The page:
1. Please give an overview of your role and what this involves on a day-to-day basis:
My role as an IT degree apprentice requires me to move around and support different teams every 6 months. This means I face new challenges everywhere I go and my day-to-day can change rapidly. Most days I'll have a small handful of meetings or calls and I'm required to manage stakeholders for the variety of tasks I have in flight.
2. Have you learnt any new skills or developed existing skills?
I have learned an abundance of skills on this scheme that will help me in the immediate and long term future. The best skills I have learnt are how to effectively communicate and how to manage time. These two skills have allowed me to manage stakeholders effectively and have helped me balance university deadlines with work commitments. I have gained technical skills also; the university side of the scheme gives you introductions to a variety of coding languages which is a nice mix with the soft skills learned.
3. To what extent do you enjoy your programme?
The programme has allowed me to grow my network massively and face new challenges. As a result, I am a much more confident and competent individual. There are aspects of the scheme which require improvements but overall I find the scheme ok, I am much better off being on this scheme than if I had taken just the university route. I have experienced things I never would have expected like managing projects and proof of concepts pieces of work. I've been given the opportunity to present different topics to different audiences and build personal workplace confidence.
4. How well organised/structured is your programme?
The programme moves along in a bumpy manor but the foundations are in place. Our 6 month placements at SSE could use more planning time investment as I am aware of a number of placement managers not knowing what to do with a Degree Apprentice. If you are an individual with an enthusiastic drive, then you can get work from most people with ease which helps with placement structure issues. The university side is structured ok but as we are a new programme, there are lots of experiments and trials with us to see what does and doesn't work. This does unfortunately mean the organisation of the programme is pulled around a lot but as time goes on both SSE and University will be able to better structure it, I'm sure.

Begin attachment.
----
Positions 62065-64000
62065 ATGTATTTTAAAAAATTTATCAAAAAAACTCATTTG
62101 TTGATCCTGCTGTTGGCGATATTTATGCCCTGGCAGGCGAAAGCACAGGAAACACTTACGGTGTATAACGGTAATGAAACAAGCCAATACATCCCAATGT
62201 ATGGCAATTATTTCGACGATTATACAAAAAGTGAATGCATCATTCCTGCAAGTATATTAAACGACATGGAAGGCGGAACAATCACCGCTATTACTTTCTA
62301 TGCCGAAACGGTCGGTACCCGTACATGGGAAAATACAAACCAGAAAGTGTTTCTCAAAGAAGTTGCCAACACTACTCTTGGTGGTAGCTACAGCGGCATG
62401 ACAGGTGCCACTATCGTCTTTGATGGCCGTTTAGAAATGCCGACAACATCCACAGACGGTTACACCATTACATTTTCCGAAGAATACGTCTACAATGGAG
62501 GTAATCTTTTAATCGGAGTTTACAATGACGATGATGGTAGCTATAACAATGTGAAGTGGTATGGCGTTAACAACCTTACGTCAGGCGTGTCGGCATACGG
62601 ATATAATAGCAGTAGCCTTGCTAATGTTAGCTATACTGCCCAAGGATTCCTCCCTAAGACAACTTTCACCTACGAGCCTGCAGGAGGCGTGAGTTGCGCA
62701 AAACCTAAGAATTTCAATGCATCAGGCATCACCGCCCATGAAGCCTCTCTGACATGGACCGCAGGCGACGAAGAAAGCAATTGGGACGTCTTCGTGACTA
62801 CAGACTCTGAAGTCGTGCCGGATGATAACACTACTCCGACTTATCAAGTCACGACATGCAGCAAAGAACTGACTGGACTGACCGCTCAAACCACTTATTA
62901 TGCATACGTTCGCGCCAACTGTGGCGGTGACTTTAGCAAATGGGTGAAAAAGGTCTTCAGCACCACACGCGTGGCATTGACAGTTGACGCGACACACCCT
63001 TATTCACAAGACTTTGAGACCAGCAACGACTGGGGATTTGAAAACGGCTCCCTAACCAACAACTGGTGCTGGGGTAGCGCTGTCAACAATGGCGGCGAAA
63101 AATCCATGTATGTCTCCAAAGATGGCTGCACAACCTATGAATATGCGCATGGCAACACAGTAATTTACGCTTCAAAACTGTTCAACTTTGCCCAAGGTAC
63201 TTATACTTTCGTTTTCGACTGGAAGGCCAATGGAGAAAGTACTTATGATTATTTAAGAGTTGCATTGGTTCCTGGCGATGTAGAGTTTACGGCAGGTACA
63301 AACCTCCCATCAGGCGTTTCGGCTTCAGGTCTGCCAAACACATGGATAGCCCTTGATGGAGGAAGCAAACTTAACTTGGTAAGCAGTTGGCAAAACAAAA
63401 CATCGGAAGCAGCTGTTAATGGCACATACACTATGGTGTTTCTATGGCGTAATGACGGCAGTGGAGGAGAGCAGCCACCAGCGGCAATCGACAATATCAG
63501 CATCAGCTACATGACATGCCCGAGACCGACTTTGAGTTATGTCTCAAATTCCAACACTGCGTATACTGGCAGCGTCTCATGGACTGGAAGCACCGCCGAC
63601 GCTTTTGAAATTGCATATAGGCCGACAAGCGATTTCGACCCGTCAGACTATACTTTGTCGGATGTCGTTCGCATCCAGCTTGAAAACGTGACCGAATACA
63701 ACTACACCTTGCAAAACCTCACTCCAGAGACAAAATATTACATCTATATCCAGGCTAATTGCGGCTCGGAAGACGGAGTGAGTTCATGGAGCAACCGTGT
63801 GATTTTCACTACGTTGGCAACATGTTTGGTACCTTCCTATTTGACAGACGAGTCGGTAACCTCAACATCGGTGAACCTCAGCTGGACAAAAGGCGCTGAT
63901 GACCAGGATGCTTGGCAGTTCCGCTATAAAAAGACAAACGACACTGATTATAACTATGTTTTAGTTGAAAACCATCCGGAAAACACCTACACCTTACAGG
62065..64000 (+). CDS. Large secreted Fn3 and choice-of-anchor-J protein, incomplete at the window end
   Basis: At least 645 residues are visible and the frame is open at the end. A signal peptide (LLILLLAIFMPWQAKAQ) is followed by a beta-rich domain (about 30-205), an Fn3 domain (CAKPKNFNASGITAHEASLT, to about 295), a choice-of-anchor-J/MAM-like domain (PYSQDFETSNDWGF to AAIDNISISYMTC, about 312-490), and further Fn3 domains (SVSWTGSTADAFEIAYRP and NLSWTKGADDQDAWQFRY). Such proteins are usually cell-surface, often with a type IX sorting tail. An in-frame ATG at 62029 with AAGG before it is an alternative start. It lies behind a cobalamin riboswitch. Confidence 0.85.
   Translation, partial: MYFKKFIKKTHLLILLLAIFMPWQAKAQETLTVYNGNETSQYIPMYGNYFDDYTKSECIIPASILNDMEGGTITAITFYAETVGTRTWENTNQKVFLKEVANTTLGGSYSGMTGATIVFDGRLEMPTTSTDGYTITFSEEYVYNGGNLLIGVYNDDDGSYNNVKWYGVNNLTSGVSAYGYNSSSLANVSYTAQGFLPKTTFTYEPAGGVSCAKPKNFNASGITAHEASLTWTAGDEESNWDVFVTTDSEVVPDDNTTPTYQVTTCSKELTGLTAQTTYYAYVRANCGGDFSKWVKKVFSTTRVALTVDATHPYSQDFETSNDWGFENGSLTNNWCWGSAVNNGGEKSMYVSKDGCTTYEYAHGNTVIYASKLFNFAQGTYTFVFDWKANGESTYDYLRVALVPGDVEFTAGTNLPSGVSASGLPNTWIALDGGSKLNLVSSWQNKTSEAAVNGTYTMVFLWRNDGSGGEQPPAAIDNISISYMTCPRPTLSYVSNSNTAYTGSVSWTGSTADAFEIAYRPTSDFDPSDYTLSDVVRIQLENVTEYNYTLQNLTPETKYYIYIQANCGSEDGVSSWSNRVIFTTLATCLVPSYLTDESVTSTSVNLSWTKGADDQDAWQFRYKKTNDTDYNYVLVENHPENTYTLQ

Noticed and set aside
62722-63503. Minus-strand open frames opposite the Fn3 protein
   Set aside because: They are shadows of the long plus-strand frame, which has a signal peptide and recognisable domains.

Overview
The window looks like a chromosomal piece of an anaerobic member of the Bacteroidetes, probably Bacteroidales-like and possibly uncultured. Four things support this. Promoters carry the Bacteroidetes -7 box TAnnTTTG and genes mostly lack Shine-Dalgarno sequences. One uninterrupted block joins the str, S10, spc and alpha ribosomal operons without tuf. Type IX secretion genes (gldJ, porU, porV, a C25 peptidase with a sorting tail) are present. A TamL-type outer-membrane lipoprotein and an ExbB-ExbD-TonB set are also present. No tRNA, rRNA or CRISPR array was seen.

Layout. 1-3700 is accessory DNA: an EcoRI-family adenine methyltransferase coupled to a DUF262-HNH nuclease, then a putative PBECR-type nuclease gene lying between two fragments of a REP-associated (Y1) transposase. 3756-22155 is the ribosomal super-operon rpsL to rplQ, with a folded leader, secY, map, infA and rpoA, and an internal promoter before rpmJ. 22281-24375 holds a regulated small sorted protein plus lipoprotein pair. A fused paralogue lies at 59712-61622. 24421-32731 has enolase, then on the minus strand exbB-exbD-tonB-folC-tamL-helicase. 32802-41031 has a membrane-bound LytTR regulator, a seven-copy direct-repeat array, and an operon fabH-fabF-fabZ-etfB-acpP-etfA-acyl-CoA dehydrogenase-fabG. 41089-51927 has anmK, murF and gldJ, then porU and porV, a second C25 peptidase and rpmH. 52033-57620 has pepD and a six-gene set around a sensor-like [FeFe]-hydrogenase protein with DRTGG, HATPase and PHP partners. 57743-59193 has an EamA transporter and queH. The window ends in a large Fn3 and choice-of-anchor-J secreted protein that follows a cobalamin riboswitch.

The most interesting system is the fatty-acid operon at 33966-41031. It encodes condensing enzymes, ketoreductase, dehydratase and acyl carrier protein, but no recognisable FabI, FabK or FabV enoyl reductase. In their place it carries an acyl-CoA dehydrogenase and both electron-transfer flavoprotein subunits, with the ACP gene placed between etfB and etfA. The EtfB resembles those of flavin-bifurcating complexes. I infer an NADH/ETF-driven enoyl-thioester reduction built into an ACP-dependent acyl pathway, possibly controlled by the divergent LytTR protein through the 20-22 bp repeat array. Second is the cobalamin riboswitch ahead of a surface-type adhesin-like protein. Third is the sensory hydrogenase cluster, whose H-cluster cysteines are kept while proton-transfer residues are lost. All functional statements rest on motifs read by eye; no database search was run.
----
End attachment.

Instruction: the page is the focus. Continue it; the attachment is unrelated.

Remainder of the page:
5. How much support do you receive from your employer?
There are a number of SSE employees I have worked with who have a genuine interest in my development, meaning the option is there for support from lots of different people. My achievements have been recognised by the people I've worked with and they continue to invest time in my growth. SSE is big on identity, so as long as I am performing well and showing interest and enthusiasm, SSE employees will continue to invest support and guidance. Line manager support is offered to us on a 1 to 1 basis and again, as long as I am performing well I feel this channel will always be there.
6. How much support do you receive from your training provider when working towards your qualifications?
As time has progressed, the university has improved. We have been able to work with lecturers who are keen to support our grades and are responsive to 1 to 1 sessions or email communications. We have provided a lot of feedback to the university, some actions are not taken but most of the feedback seems to be taken into account.
7. How well do you feel that your qualification (through your training provider) helps you to perform better in your role?
The soft skills we learn at university help us in the workplace, however the technical skills not so much. I have had the opportunity to perform a technical role in one of my placements but I am aware this is a rare occurrence. I find experiences at work often help me at university rather than the other way around.
8. Are there extra-curricular activities to get involved in at your work? (For example, any social activities, sports teams, or even professional networking events.)
The opportunities to get involved in extra-curricular activities are present at work. A number of employees embrace health and wellbeing exercises and send out communication to get involved. An event I attended last year allowed me to go to London for an event partnered with Worldpay. I really enjoyed this experience because it allowed me and another apprentice to work collaboratively with another company, growing our skills and network in the process. I would like to see more of these types of events open to all apprentices.
9a. Would you recommend SSE to a friend?
SSE embraces working differently, our working hours can be flexible and the employees here are respectful. There are really great employees here who care about your future and want to see you succeed, if you put in effort and build your identity, your achievements are recognised and support is there to help you. SSE is a company big on identity, if you are looking for a personal challenge then it is a great place to start.
10. What tips or advice would you give to others applying to SSE?
Work your hardest on all skills; soft, technical and any others. Build up your confidence talking to people you normally wouldn't and develop yourself into someone you would want to work with. Enthusiasm and personal drive is really key to this scheme and you will see the rewards through the support you receive. If you can get yourself into a hard working mind-set before joining, then the work/uni/life balance will become much easier.
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